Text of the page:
Zoomable, Non-Linear PowerPoint Presentations with pptPlex

OK, so many people have asked me how I do my presentations and could they have a link that I've decided to put the links and a short explanation on my blog. My presentations are all done in PowerPoint 2007, but I use a Microsoft Office Labs plug-in called pptPlex. From their website come the following quotes:

"pptPlex uses Plex technology to give you the power to zoom in and out of slide sections and move directly between slides that are not sequential in your presentation."
"...pptPlex can help you organize and present information in a non-linear fashion." If you don't know what any of this means, then you should ask me to do a presentation :-) or have a look at their videos. It's very simple to install and use. However, remember that you need it to be installed on your presentation machine in order to give the Plex version of the presentation, otherwise it will just show as a normal PowerPoint presentation.
If the pptPlex Ribbon Tab doesn't displa…

IPICS OCTAVE-S

OCTAVE-S stands for Operationally Critical Threat, Asset and Vulnerability Evaluation for Small organisations. It is a version of the full OCTAVE methodology aimed specifically at small to medium sized organisations, i.e. those with up to 100 employees. OCTAVE is a risk-based strategic assessment and planning technique for security. It is a top-down approach that is driven by the business's missions and objectives, and is not technology focussed. OCTAVE-S is simply a streamlined version of OCTAVE, with simple worksheets and less expertise required. The outputs of OCTAVE-S should be similar to those of OCTAVE, it is just that it may be possible to shortcut some of the process in smaller orgnisations. OCTAVE itself is designed to be applicable to any organisation, no matter how large.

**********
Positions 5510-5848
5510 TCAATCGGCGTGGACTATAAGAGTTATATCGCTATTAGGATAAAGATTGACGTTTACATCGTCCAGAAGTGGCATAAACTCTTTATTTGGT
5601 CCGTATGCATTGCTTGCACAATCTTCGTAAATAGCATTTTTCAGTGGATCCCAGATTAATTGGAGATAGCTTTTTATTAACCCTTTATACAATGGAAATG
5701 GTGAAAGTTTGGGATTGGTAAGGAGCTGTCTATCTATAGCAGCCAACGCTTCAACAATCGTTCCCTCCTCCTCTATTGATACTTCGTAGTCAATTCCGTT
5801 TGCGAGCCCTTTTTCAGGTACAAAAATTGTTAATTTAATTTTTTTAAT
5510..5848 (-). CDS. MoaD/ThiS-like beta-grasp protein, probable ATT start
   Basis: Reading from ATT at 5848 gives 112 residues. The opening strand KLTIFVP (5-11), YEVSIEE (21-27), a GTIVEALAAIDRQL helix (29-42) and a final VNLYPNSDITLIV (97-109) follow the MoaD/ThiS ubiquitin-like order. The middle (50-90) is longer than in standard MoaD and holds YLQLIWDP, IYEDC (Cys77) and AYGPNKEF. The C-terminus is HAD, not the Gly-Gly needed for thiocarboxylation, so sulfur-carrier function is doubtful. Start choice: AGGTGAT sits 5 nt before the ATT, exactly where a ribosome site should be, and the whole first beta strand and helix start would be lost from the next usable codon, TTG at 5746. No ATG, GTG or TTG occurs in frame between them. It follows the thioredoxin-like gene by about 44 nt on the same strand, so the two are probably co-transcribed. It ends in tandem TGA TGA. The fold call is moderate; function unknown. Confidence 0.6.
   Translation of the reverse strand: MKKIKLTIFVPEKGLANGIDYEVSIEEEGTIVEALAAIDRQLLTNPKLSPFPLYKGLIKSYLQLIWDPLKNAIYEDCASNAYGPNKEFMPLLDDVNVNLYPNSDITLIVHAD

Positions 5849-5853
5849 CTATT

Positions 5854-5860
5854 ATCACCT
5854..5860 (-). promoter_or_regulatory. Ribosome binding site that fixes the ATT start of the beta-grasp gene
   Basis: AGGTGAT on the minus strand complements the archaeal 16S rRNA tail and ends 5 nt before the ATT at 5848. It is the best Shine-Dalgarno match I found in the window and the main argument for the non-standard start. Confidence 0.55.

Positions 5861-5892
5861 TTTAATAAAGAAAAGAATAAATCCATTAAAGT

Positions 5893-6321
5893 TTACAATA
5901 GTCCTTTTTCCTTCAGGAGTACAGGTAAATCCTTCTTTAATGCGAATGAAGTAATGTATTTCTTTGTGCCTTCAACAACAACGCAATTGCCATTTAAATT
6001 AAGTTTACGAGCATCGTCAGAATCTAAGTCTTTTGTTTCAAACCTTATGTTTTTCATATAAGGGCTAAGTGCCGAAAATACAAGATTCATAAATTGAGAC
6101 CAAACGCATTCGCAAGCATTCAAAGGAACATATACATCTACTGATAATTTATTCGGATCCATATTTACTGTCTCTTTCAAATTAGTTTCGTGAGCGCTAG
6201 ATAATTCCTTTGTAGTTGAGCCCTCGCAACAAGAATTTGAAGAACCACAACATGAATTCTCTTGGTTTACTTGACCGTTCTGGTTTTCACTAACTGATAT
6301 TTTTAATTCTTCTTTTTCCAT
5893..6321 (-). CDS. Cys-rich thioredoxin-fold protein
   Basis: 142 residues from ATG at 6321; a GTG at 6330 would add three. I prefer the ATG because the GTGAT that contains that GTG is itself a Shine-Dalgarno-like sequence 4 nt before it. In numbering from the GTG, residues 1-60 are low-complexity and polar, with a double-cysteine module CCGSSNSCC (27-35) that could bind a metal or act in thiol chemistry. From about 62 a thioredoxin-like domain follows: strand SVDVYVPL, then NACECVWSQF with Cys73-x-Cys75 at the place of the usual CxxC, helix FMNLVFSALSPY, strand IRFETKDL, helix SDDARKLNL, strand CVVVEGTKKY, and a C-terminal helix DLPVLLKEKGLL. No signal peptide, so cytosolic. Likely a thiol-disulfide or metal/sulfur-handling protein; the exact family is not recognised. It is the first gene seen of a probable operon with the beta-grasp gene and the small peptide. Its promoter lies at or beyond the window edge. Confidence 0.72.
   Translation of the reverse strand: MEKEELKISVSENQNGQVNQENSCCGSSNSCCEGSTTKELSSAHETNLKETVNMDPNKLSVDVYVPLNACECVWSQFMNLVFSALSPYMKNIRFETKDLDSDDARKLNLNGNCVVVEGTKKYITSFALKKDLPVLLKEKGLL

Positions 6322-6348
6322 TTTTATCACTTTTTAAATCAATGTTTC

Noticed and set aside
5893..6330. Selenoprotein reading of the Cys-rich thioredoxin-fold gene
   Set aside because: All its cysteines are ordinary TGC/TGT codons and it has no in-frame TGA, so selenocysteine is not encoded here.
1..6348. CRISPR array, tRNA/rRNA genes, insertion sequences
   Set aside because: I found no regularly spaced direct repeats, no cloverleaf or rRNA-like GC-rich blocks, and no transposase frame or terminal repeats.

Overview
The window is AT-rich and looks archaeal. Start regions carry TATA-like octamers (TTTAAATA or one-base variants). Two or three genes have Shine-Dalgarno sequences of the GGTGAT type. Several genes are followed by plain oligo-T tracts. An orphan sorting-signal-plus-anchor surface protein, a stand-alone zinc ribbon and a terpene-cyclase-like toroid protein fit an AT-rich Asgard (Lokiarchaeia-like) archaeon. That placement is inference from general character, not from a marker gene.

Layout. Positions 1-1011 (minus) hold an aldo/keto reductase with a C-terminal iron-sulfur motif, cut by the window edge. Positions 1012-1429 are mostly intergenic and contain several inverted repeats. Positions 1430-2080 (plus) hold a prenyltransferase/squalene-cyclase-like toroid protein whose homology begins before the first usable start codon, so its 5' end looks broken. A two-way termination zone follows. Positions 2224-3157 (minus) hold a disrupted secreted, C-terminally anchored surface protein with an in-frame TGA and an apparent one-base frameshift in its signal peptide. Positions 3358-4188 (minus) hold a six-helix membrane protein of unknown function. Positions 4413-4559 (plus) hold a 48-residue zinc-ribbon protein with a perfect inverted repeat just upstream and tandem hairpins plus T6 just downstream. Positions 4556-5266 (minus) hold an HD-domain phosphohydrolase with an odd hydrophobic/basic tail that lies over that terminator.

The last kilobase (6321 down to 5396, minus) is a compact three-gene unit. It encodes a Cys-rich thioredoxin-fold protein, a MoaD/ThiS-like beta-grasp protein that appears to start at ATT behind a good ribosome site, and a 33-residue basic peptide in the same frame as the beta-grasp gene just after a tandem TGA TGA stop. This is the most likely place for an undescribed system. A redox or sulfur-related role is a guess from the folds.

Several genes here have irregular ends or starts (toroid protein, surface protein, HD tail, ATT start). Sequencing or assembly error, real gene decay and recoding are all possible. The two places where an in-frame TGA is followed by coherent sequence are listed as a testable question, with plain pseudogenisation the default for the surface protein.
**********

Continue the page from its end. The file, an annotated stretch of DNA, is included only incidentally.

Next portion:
The Main OCTAVE principles are as follows:
Core Information Security Risk Evaluation Principles Self-directed The organisation takes responsibility for the evaluationThe organisation makes the decisions…

Lack of true Identity Verification forces need for EV SSL Certificates

What are EV SSL Certificates? Simply they are Extended Validation SSL Certificates. What does this mean? Well, simply put the Certification Authority goes to more lengths to validate the identity of the person asking for (paying for) the certificate. The EV SSL Certificate then will make the browser address bar go green to certify that this really is the site you think it is and not a phishing or pharming site. It gives the user a very visual check of the validity of the website that they are using.

Isn't this what Digital Certificates were supposed to do in the first place? Yes, but the Certification Authorities were more interested in taking people's money than verifying that they actually were the people in question. This led to almost anybody being able to sign up for a certificate claiming to be almost anybody. This, obviously, isn't a workable situation, so EV SSL Certificates were introduced to do the intended job, only at a higher price than the standard SSL Certif…